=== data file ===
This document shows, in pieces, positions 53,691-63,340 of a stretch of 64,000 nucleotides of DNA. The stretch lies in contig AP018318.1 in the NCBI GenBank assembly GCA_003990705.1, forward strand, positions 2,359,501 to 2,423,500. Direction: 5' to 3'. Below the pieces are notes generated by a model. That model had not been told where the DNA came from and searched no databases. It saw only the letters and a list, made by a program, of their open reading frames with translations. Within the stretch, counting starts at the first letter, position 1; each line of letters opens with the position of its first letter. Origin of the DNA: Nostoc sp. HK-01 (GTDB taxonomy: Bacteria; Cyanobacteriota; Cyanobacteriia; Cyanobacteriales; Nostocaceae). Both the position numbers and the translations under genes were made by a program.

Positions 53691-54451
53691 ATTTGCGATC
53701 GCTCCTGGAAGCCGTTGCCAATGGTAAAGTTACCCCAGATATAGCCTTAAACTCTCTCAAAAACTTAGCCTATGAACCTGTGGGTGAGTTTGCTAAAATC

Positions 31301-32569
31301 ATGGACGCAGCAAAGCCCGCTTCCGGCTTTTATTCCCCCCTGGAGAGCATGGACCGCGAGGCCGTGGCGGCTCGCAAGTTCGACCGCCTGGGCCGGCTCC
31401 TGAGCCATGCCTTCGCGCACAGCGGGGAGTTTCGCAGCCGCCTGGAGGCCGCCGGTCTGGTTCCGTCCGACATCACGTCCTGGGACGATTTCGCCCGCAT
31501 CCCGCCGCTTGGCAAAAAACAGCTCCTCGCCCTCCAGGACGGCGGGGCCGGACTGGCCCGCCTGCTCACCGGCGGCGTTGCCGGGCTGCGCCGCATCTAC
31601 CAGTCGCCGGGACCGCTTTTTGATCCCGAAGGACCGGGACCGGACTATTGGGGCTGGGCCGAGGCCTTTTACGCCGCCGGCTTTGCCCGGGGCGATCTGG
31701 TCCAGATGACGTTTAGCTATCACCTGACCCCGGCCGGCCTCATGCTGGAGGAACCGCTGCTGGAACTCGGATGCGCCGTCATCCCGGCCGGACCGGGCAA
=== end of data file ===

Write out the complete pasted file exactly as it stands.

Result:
This document shows, in pieces, positions 53,691-63,340 of a stretch of 64,000 nucleotides of DNA. The stretch lies in contig AP018318.1 in the NCBI GenBank assembly GCA_003990705.1, forward strand, positions 2,359,501 to 2,423,500. Direction: 5' to 3'. Below the pieces are notes generated by a model. That model had not been told where the DNA came from and searched no databases. It saw only the letters and a list, made by a program, of their open reading frames with translations. Within the stretch, counting starts at the first letter, position 1; each line of letters opens with the position of its first letter. Origin of the DNA: Nostoc sp. HK-01 (GTDB taxonomy: Bacteria; Cyanobacteriota; Cyanobacteriia; Cyanobacteriales; Nostocaceae). Both the position numbers and the translations under genes were made by a program.

Positions 53691-54451
53691 ATTTGCGATC
53701 GCTCCTGGAAGCCGTTGCCAATGGTAAAGTTACCCCAGATATAGCCTTAAACTCTCTCAAAAACTTAGCCTATGAACCTGTGGGTGAGTTTGCTAAAATC

Positions 31301-32569
31301 ATGGACGCAGCAAAGCCCGCTTCCGGCTTTTATTCCCCCCTGGAGAGCATGGACCGCGAGGCCGTGGCGGCTCGCAAGTTCGACCGCCTGGGCCGGCTCC
31401 TGAGCCATGCCTTCGCGCACAGCGGGGAGTTTCGCAGCCGCCTGGAGGCCGCCGGTCTGGTTCCGTCCGACATCACGTCCTGGGACGATTTCGCCCGCAT
31501 CCCGCCGCTTGGCAAAAAACAGCTCCTCGCCCTCCAGGACGGCGGGGCCGGACTGGCCCGCCTGCTCACCGGCGGCGTTGCCGGGCTGCGCCGCATCTAC
31601 CAGTCGCCGGGACCGCTTTTTGATCCCGAAGGACCGGGACCGGACTATTGGGGCTGGGCCGAGGCCTTTTACGCCGCCGGCTTTGCCCGGGGCGATCTGG
31701 TCCAGATGACGTTTAGCTATCACCTGACCCCGGCCGGCCTCATGCTGGAGGAACCGCTGCTGGAACTCGGATGCGCCGTCATCCCGGCCGGACCGGGCAA